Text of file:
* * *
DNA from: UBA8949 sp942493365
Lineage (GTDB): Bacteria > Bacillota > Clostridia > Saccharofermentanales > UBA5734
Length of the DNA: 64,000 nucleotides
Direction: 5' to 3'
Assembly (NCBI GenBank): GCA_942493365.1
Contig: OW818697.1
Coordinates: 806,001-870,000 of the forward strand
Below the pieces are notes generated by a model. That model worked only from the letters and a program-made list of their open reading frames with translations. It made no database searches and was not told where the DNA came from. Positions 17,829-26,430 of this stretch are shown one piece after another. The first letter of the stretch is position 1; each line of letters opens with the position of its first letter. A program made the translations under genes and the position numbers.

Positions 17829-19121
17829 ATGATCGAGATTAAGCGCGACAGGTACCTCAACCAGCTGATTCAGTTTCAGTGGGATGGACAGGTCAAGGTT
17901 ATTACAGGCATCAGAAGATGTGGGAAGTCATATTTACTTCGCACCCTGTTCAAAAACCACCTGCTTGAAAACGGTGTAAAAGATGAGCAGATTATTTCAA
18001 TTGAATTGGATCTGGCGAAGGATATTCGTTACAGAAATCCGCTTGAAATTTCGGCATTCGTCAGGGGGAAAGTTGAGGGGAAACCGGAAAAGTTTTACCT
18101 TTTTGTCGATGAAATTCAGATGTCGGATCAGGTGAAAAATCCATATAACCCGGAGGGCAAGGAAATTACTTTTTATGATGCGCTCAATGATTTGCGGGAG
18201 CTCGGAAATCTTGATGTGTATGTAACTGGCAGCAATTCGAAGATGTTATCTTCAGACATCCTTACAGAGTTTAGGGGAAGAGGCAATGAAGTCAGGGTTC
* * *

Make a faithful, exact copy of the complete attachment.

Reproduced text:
DNA from: UBA8949 sp942493365
Lineage (GTDB): Bacteria > Bacillota > Clostridia > Saccharofermentanales > UBA5734
Length of the DNA: 64,000 nucleotides
Direction: 5' to 3'
Assembly (NCBI GenBank): GCA_942493365.1
Contig: OW818697.1
Coordinates: 806,001-870,000 of the forward strand
Below the pieces are notes generated by a model. That model worked only from the letters and a program-made list of their open reading frames with translations. It made no database searches and was not told where the DNA came from. Positions 17,829-26,430 of this stretch are shown one piece after another. The first letter of the stretch is position 1; each line of letters opens with the position of its first letter. A program made the translations under genes and the position numbers.

Positions 17829-19121
17829 ATGATCGAGATTAAGCGCGACAGGTACCTCAACCAGCTGATTCAGTTTCAGTGGGATGGACAGGTCAAGGTT
17901 ATTACAGGCATCAGAAGATGTGGGAAGTCATATTTACTTCGCACCCTGTTCAAAAACCACCTGCTTGAAAACGGTGTAAAAGATGAGCAGATTATTTCAA
18001 TTGAATTGGATCTGGCGAAGGATATTCGTTACAGAAATCCGCTTGAAATTTCGGCATTCGTCAGGGGGAAAGTTGAGGGGAAACCGGAAAAGTTTTACCT
18101 TTTTGTCGATGAAATTCAGATGTCGGATCAGGTGAAAAATCCATATAACCCGGAGGGCAAGGAAATTACTTTTTATGATGCGCTCAATGATTTGCGGGAG
18201 CTCGGAAATCTTGATGTGTATGTAACTGGCAGCAATTCGAAGATGTTATCTTCAGACATCCTTACAGAGTTTAGGGGAAGAGGCAATGAAGTCAGGGTTC